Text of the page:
Factoring Invoices: An Excellent Financing Option for Small Businesses

Small businesses, especially those who have not been existence for very long, will often find it difficult to secure a loan.  Banks are often hesitant to lend money to businesses that don’t have a lot of income and assets.  They also want proof of the viability of a business, and thus require that most operations, especially small ones, are in business for a certain amount of time before they are willing to hand over any money.  Because of this, a small business often has few cash generating options when needs arise.  One option available, but often overlooked, is invoice factoring.  Invoice factoring is an excellent way for a small business to obtain cash.

Factoring invoices are advantageous for several reasons.  It allows a company to raise money without acquiring new debt.  While debt is sometimes necessary, most businesses would prefer to raise cash without borrowing money.  Debt is risky, and when it cannot be paid back, assets can be repossessed.  If the debt is large enough, it may even force a company out of business.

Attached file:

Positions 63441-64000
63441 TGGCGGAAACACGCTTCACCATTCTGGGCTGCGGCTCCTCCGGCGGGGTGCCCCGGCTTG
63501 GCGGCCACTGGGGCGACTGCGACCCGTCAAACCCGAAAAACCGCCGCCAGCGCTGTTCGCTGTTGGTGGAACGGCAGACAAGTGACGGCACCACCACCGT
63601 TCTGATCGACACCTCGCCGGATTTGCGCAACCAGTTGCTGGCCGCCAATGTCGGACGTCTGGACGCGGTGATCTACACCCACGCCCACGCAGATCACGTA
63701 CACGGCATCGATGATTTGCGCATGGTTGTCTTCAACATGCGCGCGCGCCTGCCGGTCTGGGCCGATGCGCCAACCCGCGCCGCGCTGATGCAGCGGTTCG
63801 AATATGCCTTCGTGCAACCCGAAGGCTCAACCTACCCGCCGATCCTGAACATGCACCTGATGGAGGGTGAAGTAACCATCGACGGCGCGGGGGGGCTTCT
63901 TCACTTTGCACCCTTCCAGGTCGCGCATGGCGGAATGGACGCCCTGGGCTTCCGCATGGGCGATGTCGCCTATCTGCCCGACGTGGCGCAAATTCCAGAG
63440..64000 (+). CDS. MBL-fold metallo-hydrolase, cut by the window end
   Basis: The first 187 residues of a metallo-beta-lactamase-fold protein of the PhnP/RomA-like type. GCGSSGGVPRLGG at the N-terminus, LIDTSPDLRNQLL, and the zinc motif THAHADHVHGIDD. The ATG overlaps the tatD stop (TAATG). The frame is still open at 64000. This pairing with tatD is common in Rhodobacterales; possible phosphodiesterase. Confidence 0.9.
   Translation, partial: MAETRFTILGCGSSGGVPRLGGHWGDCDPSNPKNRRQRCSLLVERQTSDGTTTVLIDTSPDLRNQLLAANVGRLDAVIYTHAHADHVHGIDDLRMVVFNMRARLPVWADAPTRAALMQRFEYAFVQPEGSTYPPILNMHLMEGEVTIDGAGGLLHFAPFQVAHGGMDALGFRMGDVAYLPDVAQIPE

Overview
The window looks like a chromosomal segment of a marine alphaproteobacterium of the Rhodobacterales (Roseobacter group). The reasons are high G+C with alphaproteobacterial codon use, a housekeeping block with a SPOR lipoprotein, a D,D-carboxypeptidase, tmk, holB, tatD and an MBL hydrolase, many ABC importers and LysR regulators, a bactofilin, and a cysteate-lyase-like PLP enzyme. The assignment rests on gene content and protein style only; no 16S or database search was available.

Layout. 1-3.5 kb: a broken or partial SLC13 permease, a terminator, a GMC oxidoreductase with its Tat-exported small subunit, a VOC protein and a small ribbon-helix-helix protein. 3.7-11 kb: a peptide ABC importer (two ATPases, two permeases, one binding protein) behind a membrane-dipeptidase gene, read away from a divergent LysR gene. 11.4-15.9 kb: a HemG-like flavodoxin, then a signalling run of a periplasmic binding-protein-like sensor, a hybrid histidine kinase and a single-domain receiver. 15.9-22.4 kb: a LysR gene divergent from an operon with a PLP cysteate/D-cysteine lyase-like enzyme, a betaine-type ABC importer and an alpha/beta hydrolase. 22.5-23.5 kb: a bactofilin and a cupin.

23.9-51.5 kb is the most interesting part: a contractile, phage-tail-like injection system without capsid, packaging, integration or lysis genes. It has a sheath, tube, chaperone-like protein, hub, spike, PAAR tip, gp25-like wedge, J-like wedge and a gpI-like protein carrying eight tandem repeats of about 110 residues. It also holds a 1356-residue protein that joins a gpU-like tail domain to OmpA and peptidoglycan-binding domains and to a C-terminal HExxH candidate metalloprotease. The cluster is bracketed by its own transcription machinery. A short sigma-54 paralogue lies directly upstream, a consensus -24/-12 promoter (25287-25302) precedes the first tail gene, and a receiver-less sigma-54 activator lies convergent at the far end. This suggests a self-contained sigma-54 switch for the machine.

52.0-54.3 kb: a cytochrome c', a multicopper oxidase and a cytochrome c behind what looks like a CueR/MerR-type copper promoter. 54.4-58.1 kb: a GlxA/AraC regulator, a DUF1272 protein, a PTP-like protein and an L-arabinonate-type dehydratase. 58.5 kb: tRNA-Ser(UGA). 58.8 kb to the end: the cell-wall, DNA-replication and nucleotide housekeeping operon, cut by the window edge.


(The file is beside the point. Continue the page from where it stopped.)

Factoring doesn’t pose the same problems.  Those invoices secure the money paid to the company selling their invoices.  The work often has already been done, and the business is only waiting to receive payment.

Factoring invoices is also an excellent option because it is a way for a small business to get money very quickly.  More often than not, when a company is in a cash crunch, they don’t have much time to figure things out.  Their employees have to be compensated, there are supplies to buy, and rent to be paid.  These things often can’t wait, at least not for very long.  Therefore, the time factor is critical.  A small business will need to secure funds as soon as possible.  Factoring allows them to do that.  The company’s first experience with a factor may require they wait 4-7 days to get paid.  However, from then on it is likely they will receive money in as little as 24 hours.

The factoring process is pretty simple, after all of the details have been arranged. A company will sell their invoices to a factor up to 90% of their value.  For example, a $100,000 invoice may sell for $90,000. The company can use this working capital however they wish to use it. After they have paid for the invoices, the factor will collect on the invoices.  The original terms of the invoices apply.  After they have collected them, the money is returned to the company they purchased them from, minus the factor’s fee.  It’s as simple as that.

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